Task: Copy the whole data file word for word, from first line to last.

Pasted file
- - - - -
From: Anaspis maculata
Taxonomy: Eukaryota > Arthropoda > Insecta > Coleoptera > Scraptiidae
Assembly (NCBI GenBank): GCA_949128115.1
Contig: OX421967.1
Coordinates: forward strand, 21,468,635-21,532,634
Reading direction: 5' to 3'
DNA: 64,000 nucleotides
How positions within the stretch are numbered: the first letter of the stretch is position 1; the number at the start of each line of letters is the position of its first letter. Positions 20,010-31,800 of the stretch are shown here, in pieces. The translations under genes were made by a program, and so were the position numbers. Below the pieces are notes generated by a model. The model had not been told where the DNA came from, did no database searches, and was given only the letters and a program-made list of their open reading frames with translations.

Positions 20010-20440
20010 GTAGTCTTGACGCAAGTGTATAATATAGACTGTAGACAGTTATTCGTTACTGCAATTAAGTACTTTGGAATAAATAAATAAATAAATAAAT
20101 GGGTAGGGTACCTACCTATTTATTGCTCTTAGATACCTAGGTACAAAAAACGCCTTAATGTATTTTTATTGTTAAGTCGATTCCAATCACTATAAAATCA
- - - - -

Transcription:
From: Anaspis maculata
Taxonomy: Eukaryota > Arthropoda > Insecta > Coleoptera > Scraptiidae
Assembly (NCBI GenBank): GCA_949128115.1
Contig: OX421967.1
Coordinates: forward strand, 21,468,635-21,532,634
Reading direction: 5' to 3'
DNA: 64,000 nucleotides
How positions within the stretch are numbered: the first letter of the stretch is position 1; the number at the start of each line of letters is the position of its first letter. Positions 20,010-31,800 of the stretch are shown here, in pieces. The translations under genes were made by a program, and so were the position numbers. Below the pieces are notes generated by a model. The model had not been told where the DNA came from, did no database searches, and was given only the letters and a program-made list of their open reading frames with translations.

Positions 20010-20440
20010 GTAGTCTTGACGCAAGTGTATAATATAGACTGTAGACAGTTATTCGTTACTGCAATTAAGTACTTTGGAATAAATAAATAAATAAATAAAT
20101 GGGTAGGGTACCTACCTATTTATTGCTCTTAGATACCTAGGTACAAAAAACGCCTTAATGTATTTTTATTGTTAAGTCGATTCCAATCACTATAAAATCA